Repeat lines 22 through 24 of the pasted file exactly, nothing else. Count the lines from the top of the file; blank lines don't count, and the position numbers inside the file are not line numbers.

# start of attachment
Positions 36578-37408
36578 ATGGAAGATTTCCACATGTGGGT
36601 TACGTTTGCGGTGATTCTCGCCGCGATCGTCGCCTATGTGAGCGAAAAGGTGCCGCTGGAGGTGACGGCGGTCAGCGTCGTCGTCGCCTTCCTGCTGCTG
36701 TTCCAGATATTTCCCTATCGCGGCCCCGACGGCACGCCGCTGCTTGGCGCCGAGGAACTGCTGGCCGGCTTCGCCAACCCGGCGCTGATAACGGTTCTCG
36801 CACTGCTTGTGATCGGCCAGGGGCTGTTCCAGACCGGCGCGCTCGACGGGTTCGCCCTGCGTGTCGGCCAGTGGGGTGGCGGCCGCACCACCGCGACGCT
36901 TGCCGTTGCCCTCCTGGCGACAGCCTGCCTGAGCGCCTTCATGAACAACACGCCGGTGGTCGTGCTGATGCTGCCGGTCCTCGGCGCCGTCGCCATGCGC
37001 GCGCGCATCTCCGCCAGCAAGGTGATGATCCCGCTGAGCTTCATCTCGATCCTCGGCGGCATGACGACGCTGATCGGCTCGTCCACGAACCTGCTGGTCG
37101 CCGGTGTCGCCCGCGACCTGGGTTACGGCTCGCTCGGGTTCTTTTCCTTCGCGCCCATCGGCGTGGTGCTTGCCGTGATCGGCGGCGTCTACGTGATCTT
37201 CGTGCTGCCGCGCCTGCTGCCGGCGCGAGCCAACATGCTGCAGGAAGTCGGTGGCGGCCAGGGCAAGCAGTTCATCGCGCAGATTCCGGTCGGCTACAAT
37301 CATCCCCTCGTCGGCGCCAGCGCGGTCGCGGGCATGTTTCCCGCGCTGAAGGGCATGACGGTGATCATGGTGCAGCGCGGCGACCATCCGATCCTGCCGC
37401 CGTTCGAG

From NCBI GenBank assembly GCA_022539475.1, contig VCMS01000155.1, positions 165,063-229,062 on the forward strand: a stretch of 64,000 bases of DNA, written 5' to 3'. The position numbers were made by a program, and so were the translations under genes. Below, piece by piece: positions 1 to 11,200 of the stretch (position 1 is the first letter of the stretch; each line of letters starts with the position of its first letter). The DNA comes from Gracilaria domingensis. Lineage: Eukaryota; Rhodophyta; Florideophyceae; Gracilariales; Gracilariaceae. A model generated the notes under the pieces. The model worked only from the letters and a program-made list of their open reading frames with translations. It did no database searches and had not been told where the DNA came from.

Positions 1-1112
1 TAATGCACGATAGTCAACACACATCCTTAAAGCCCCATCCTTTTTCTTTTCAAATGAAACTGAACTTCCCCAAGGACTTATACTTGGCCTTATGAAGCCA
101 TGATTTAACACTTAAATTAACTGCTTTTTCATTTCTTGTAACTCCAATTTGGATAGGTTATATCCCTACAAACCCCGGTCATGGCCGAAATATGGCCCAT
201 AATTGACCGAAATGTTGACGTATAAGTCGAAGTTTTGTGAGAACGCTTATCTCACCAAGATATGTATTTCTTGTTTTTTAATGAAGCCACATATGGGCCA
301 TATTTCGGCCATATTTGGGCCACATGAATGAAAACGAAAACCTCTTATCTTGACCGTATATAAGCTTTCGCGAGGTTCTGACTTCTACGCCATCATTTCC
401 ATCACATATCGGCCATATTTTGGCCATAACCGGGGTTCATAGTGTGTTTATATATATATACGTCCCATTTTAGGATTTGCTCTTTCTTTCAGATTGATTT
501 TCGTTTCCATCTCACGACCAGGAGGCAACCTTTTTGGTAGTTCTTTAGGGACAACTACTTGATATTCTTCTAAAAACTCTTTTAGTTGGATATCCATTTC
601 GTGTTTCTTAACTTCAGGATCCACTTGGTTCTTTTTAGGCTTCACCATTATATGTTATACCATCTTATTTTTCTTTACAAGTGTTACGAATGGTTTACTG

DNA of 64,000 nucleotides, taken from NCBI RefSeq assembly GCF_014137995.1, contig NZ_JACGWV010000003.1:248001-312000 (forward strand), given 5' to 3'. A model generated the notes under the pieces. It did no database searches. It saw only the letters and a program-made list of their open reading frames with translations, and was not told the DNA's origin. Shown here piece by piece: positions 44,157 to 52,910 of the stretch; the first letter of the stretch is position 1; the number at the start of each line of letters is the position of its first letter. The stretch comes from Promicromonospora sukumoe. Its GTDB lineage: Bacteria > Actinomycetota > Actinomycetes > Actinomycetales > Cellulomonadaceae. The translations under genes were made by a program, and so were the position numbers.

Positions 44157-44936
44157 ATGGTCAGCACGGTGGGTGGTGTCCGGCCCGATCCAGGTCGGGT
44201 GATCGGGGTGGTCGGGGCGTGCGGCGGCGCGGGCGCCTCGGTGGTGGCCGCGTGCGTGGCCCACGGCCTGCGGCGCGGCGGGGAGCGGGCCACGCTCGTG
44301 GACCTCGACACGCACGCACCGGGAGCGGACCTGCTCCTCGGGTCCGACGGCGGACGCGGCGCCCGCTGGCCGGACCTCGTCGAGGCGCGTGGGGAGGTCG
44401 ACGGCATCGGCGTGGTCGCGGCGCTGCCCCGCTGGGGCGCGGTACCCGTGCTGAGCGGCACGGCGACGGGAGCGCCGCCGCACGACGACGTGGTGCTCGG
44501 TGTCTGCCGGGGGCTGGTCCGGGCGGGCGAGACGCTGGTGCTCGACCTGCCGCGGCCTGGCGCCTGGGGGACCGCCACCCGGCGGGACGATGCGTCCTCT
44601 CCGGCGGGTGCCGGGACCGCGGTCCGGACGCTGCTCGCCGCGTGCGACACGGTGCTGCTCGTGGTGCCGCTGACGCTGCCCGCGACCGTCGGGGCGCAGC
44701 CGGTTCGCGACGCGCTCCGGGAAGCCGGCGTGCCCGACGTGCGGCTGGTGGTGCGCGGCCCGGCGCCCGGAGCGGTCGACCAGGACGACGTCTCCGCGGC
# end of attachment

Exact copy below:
Positions 44157-44936
44157 ATGGTCAGCACGGTGGGTGGTGTCCGGCCCGATCCAGGTCGGGT
44201 GATCGGGGTGGTCGGGGCGTGCGGCGGCGCGGGCGCCTCGGTGGTGGCCGCGTGCGTGGCCCACGGCCTGCGGCGCGGCGGGGAGCGGGCCACGCTCGTG